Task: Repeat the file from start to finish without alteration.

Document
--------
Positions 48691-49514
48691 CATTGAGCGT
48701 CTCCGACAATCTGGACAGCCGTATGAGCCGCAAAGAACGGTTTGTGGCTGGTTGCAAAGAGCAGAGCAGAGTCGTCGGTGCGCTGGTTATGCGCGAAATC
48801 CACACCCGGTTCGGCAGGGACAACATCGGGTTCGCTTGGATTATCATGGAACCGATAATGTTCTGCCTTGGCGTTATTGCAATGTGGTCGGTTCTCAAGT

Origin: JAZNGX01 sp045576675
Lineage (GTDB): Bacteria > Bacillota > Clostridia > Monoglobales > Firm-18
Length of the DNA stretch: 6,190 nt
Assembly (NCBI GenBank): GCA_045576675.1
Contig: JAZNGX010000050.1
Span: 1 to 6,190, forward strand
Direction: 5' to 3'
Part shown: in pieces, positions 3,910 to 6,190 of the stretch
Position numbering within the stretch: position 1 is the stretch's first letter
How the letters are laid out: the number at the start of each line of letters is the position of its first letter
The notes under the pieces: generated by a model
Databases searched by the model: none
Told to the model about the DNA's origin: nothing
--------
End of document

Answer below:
Positions 48691-49514
48691 CATTGAGCGT
48701 CTCCGACAATCTGGACAGCCGTATGAGCCGCAAAGAACGGTTTGTGGCTGGTTGCAAAGAGCAGAGCAGAGTCGTCGGTGCGCTGGTTATGCGCGAAATC
48801 CACACCCGGTTCGGCAGGGACAACATCGGGTTCGCTTGGATTATCATGGAACCGATAATGTTCTGCCTTGGCGTTATTGCAATGTGGTCGGTTCTCAAGT

Origin: JAZNGX01 sp045576675
Lineage (GTDB): Bacteria > Bacillota > Clostridia > Monoglobales > Firm-18
Length of the DNA stretch: 6,190 nt
Assembly (NCBI GenBank): GCA_045576675.1
Contig: JAZNGX010000050.1
Span: 1 to 6,190, forward strand
Direction: 5' to 3'
Part shown: in pieces, positions 3,910 to 6,190 of the stretch
Position numbering within the stretch: position 1 is the stretch's first letter
How the letters are laid out: the number at the start of each line of letters is the position of its first letter
The notes under the pieces: generated by a model
Databases searched by the model: none
Told to the model about the DNA's origin: nothing